pictures in tokyo

Tbh I’m really worried for Matsuri’s mental state. I mean, I’m happy that Ishida explicitly portrayed another lgbt character, but I can’t shake off the feeling that Matsuri’s sudden feelings for Urie are dictated more by Matsuri’s present fragility than any real affection.
It’s true that we don’t know much about his relationship with Yoshitoki, but it’s undeniable that there wasn’t much fondness between the two. Sometimes (like after the Auction Raid) it was even explicit that Matsuri was searching for Yoshitoki’s approval, or rather, for Yoshitoki’s acknowledgement. But he never got it. Actually, it even felt like Yoshitoki made extra sure not to give it to him, if possible. I can only imagine how that must feel, growing up. Sure, Matsuri was likely a problematic child with his cocky attitude and black morality, but still. What hides behind such imposing confidence and ambition is usually a pretty deep insecurity, the need to prove your own worth to the world, the need to be acknowledged.
And Urie, if for a selfish goal, made sure to give Matsuri just that. Acknowledgement in the shape of flattery and unyielding support. That’s more than anyone’s ever given to him. The problem is that it’s fake. Urie wouldn’t hesitate to stab him in the back the moment their secret deal was no longer useful to him.
I don’t doubt that there might still be some level of attraction involved on Matsuri’s side, but as of now it feels like Matsuri is holding on to those makeshift feelings for Urie not to fall apart in the aftermath of having to face his feelings towards his father and where his death left him. So yep, I’m worried. This hardly means anything good for him.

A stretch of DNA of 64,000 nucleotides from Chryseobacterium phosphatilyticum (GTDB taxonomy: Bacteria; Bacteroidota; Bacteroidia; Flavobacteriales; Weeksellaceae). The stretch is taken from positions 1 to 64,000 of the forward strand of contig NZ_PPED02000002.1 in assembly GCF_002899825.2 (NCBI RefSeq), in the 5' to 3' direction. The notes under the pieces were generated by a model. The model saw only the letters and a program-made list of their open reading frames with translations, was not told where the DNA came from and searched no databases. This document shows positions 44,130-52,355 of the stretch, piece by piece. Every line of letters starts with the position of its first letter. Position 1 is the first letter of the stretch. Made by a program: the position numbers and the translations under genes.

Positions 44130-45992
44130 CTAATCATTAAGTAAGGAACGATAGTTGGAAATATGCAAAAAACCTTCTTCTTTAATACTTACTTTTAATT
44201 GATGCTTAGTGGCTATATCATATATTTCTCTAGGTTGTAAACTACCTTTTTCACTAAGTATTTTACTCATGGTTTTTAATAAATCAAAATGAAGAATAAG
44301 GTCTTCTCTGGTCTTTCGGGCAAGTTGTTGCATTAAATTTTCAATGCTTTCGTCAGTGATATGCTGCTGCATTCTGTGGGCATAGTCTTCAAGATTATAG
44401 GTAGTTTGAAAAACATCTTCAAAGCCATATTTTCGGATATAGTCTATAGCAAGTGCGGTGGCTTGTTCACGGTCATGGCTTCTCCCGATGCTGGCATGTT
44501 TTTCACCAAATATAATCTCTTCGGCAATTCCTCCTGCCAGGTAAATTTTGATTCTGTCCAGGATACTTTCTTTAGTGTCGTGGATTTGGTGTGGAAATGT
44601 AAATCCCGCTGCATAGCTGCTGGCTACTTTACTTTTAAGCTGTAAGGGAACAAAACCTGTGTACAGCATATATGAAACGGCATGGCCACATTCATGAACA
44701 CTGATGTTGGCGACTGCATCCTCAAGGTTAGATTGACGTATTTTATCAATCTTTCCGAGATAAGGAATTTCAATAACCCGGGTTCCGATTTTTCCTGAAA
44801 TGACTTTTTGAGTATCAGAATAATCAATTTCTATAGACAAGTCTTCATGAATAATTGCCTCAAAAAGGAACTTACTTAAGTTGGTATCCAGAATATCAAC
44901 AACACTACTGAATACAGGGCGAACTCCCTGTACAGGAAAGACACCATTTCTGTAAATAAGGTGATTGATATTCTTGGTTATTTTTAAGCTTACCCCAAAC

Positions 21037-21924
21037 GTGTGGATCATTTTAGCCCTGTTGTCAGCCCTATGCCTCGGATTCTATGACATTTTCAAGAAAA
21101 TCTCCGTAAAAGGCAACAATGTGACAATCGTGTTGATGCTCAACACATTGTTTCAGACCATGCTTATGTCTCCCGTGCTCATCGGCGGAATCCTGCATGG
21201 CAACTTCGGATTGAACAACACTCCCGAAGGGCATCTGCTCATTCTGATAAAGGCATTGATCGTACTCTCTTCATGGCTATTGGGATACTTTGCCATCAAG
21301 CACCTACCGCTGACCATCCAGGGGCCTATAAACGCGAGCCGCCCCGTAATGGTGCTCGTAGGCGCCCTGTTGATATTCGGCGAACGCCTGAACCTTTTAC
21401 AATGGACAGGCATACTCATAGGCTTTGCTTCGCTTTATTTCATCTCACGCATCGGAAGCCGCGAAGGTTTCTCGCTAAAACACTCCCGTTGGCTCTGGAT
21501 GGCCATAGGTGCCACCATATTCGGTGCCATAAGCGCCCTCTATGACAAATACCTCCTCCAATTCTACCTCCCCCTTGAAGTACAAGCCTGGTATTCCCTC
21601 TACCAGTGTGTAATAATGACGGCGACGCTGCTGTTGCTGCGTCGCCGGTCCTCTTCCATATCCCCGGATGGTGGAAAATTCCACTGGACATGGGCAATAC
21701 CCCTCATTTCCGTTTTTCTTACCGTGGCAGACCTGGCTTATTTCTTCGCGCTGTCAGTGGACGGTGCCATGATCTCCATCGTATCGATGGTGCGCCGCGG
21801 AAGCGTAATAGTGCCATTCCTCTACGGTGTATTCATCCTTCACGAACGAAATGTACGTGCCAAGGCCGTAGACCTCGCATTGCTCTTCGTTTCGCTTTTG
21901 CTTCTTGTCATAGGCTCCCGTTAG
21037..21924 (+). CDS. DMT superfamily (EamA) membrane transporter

Tokyo 22 by Oscar Arcà


Photographer Gets Lost in the Beauty of Tokyo’s Neon Streets at Night

Liam Wong injects a unique cyberpunk flavour into his images, casting a light upon the dark corners and back alleys that twist throughout Tokyo. His photographs manage to precisely capture the dynamism of the bustling city lit by bright neon signs and artificial lights, making one question the reality depicted in each photograph. With a distinct futuristic feel, most of Wong’s portfolio gives the sense that you were dropped into the middle of a stylish video game set in Japan’s animated capital.